Echoes of Glory

looks back at the incredible life of Tottenham Hostspur legend Bill Nicohlson, ten years after his death

There are a lot of things on the new Tottenham Hotspur kit that, to the uneducated fan, would go unnoticed.

On this season’s lilywhite home kit, he words ‘echo of glory’ can be seen woven into the fabric across the shoulders, referencing a famous quote from ex-manager Bill Nicholson.

The words are formed around an intricate pattern that is found on the front gates to White Hart Lane, which is on Bill Nicholson Way.

On the away shirt, the centre of the chest is vertically dissected by eleven yellow lines, with each line representing each of the eleven trophies that were won by Bill Nicholson as a manager.

The 23rd October will mark ten years since the passing of Bill Nicholson. He was a true club legend, a one-club man who played, scouted, coached and managed at Tottenham Hotspur in a career that spanned 36 years.

At age 18, he signed as a professional player, but the outbreak of the Second World War meant he only played a few games before becoming a sergeant-instructor and training new recruits.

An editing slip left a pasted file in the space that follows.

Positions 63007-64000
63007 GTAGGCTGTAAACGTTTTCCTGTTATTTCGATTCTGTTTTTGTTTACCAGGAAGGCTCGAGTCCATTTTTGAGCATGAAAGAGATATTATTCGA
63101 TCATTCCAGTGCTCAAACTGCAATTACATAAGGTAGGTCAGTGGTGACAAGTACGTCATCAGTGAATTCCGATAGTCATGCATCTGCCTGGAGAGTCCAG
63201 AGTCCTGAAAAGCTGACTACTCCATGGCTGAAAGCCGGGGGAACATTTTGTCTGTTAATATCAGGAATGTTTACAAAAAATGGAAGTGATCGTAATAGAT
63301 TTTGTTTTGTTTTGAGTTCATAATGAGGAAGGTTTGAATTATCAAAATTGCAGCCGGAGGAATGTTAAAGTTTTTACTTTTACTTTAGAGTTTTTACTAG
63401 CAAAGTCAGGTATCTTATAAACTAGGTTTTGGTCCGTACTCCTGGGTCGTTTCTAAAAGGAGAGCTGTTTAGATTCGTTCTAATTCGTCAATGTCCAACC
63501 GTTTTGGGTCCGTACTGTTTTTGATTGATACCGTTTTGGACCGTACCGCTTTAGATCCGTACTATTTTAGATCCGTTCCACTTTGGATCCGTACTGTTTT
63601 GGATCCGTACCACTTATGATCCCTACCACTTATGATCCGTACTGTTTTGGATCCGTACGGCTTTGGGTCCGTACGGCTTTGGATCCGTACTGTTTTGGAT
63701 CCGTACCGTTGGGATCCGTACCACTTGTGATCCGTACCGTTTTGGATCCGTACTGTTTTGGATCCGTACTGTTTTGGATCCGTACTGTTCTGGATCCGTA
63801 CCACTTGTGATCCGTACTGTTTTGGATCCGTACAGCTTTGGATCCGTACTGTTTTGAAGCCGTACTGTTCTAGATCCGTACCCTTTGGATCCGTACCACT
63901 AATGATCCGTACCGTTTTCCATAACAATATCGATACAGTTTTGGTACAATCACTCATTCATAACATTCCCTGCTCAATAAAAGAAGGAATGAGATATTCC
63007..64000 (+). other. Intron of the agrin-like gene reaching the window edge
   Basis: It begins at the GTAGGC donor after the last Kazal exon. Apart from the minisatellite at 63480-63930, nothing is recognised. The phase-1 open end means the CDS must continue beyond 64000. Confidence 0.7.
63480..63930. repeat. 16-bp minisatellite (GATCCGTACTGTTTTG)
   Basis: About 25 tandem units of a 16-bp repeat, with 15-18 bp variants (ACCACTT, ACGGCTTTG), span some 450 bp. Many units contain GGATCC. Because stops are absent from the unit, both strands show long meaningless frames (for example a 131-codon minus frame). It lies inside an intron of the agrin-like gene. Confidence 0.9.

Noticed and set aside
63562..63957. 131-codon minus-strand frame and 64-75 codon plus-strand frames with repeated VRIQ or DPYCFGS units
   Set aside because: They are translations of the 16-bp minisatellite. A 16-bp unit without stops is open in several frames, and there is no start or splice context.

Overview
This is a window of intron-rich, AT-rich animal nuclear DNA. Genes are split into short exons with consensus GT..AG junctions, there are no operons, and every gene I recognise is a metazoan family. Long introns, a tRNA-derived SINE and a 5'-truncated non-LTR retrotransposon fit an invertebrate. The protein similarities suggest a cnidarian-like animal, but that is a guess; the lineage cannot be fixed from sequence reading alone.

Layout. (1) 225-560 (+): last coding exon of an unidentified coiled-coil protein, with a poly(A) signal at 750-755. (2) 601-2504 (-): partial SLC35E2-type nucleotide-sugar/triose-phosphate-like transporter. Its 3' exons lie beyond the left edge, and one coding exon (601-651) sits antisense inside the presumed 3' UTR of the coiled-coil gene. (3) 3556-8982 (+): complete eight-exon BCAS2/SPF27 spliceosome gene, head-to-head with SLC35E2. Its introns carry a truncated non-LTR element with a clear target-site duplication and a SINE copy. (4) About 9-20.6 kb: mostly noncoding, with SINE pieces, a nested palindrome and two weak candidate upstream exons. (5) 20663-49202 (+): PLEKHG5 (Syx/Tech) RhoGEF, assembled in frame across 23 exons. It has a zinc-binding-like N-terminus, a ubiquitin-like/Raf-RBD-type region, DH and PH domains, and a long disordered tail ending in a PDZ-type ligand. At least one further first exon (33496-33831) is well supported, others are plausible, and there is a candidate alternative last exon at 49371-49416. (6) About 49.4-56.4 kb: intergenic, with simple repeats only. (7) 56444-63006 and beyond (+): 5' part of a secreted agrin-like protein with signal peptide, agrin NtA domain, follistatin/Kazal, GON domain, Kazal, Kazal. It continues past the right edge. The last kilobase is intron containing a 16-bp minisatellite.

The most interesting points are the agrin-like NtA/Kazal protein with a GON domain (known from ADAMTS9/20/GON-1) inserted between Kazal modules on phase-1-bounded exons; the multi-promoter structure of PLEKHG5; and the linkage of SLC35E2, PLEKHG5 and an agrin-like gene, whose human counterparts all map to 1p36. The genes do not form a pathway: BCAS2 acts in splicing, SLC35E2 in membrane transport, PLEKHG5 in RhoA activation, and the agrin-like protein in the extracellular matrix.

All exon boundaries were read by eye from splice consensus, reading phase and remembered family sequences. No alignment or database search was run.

Taking time out during the war may have cost him half his playing career, but it was this experience that gave him the man-management skills that made him the legend that he became.

Bill continued to play until 1951, earning 314 caps playing mostly as a right-back.

He only ever received one call-up to the England squad and is the only player to score for England on his debut and then to never play internationally again.

This was partly due to his dedication to his club – “well, they pay my wages, don’t they” – and also to the dominance of England captain Billy Wright, who played in Nicholson’s position.

It was his management career that made him the legend that he is today, probably spurred on by a ‘victory or nothing’ approach instilled in him by the army.

In total, Bill secured three FA Cups, two League Cups, four Community Shields, a league title, a UEFA Cup and a European Cup Winners’ Cup.

Nicholson left the club after Spurs lost the 1974 UEFA Cup. Spurs fans rioted after the game in an era when hooliganism was on the rise and football become increasingly commercialised.

He head finally stepped back from what he had fallen in love with as the game that he knew changed out of recognition. Yet it was his aiming high that meant that Tottenham’s Glory Days will always have an echo of glory.

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